THE IMPORTANCE OF EMPATHY, UNCONDITIONAL POSITIVE REGARD AND CONGRUENCY IN THE PROCESS OF PSYCHOTHERAPY
Before a discussion of the importance of empathy, unconditional positive regard and congruence can be embarked upon, it is imperative that the process of psychotherapy is defined. This is because psychotherapy is multifaceted and can be approached from a number of schools of thought, each with their own definition of the role of the therapist.
It is for this reason that we will first attempt to define psychotherapy, as well as provide a brief explanation of the most prominent forms of psychotherapy, prior to engaging in discussion on empathy, unconditional positive regard or congruence.
Contextual definitions and processes of psychotherapy
In Eisenberg & Strayer (1987), Marcie defines psychotherapy as a kind of psychological dietary supplement in a more or less nourishing environment and a more or less adopted individual.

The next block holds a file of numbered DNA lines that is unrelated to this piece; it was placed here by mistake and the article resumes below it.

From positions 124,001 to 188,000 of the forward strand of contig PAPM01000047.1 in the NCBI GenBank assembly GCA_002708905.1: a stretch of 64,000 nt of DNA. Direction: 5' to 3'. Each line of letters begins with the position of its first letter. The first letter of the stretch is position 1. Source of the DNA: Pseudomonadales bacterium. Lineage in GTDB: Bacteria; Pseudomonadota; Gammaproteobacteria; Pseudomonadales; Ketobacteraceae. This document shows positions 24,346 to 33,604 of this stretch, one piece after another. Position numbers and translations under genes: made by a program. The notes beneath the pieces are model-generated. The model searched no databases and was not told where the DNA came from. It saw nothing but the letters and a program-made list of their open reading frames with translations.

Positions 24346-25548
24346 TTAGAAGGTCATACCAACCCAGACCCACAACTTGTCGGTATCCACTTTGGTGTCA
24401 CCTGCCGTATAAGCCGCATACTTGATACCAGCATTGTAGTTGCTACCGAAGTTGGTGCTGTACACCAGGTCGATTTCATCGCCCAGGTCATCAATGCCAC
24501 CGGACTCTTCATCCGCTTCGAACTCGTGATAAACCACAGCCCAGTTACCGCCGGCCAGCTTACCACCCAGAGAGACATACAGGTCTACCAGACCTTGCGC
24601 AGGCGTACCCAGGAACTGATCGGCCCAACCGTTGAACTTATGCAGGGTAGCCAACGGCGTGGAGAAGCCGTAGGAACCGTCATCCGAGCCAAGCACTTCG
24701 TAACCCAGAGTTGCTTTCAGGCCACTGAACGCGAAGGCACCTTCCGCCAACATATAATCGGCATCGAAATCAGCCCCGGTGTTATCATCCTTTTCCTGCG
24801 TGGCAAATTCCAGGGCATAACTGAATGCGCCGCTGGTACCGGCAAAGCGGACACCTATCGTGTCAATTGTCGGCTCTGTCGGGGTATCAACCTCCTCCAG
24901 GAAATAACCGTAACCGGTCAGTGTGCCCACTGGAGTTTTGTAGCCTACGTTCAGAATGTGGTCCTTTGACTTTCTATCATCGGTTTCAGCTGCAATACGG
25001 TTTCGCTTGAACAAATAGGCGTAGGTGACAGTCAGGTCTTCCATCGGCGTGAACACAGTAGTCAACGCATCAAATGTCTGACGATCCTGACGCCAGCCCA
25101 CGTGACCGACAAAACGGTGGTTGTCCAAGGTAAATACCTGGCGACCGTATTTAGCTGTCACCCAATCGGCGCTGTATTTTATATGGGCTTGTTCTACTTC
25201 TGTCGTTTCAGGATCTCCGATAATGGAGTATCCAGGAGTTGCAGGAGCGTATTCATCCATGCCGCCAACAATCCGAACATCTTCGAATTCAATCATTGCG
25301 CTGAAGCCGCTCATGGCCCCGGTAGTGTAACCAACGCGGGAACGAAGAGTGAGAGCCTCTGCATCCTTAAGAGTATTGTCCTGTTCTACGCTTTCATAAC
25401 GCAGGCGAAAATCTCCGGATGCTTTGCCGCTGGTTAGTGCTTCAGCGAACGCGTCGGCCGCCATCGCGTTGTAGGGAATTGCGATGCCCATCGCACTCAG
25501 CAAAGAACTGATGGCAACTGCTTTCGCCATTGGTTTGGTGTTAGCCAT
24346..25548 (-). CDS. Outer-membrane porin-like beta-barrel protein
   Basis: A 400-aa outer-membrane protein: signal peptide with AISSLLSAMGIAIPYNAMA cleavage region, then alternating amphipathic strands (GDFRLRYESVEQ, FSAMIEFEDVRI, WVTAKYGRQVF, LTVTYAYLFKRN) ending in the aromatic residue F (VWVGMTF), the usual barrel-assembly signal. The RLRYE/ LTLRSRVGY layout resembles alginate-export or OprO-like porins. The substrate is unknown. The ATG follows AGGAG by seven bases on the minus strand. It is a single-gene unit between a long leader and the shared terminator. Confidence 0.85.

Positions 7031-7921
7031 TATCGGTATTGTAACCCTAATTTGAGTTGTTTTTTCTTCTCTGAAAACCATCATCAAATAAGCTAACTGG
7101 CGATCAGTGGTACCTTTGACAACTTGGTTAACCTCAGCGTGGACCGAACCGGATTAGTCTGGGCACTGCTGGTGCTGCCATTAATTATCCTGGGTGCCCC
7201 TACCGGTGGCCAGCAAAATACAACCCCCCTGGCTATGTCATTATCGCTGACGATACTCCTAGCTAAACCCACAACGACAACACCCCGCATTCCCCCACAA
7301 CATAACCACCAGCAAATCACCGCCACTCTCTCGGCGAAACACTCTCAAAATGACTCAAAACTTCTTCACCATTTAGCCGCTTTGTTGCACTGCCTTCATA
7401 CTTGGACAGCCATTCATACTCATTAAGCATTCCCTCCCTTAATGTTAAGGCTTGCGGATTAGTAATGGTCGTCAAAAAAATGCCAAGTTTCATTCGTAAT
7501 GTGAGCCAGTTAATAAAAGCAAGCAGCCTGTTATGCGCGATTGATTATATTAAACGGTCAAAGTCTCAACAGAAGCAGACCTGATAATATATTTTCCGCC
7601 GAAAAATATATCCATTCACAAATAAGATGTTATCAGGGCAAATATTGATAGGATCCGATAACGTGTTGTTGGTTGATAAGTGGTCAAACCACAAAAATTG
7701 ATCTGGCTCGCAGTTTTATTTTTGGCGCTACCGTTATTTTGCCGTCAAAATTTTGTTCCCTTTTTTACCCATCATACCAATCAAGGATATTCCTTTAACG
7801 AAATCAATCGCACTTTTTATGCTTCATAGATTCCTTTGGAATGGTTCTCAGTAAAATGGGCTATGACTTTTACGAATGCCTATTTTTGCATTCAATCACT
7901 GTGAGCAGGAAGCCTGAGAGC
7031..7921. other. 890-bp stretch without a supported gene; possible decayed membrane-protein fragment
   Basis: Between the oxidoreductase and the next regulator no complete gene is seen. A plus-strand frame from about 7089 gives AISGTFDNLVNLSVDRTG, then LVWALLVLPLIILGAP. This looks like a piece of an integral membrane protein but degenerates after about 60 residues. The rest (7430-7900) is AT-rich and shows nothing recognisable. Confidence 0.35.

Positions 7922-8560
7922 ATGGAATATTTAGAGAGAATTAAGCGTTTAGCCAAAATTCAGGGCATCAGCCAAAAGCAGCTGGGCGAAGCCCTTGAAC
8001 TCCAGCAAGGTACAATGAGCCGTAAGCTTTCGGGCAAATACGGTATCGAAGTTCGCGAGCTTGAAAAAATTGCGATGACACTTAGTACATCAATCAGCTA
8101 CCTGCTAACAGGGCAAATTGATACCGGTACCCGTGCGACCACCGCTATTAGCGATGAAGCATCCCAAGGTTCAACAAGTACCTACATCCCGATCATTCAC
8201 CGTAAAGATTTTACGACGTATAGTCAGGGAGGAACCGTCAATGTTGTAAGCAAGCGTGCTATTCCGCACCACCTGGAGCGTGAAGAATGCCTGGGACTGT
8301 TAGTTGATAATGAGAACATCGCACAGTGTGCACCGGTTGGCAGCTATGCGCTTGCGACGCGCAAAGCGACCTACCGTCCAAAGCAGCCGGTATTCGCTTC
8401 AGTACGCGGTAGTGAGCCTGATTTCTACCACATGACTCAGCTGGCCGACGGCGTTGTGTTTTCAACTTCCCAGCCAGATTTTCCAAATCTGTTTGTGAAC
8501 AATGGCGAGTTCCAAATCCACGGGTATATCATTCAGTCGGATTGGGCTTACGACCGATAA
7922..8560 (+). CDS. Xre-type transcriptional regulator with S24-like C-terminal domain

Psychotherapy is the use of psychological principles to help the client during therapy. According to Frank in Bloch (1996), psychotherapy is the form of giving help which differs from informal help in two significant ways. Firstly, the practitioners are especially trained to conduct this activity and they are sanctioned by the society to which they and the patients belong. Secondly, their activity is systematically guided by an articulated theory that explains the sources of the patients' distress and disability, and prescribes methods for alleviating them. Psychotherapy is the process that is undertaken by the therapist and the client in the therapeutic context that is aimed at assisting the client with a particular difficulty in his / her life.
Therapists approach psychotherapy in different ways. Psychodynamic, Humanistic, Behavioural, Cognitive and Biological schools of thought are the most widely applied approaches to psychotherapy.
Despite different theories, approaches and rationale,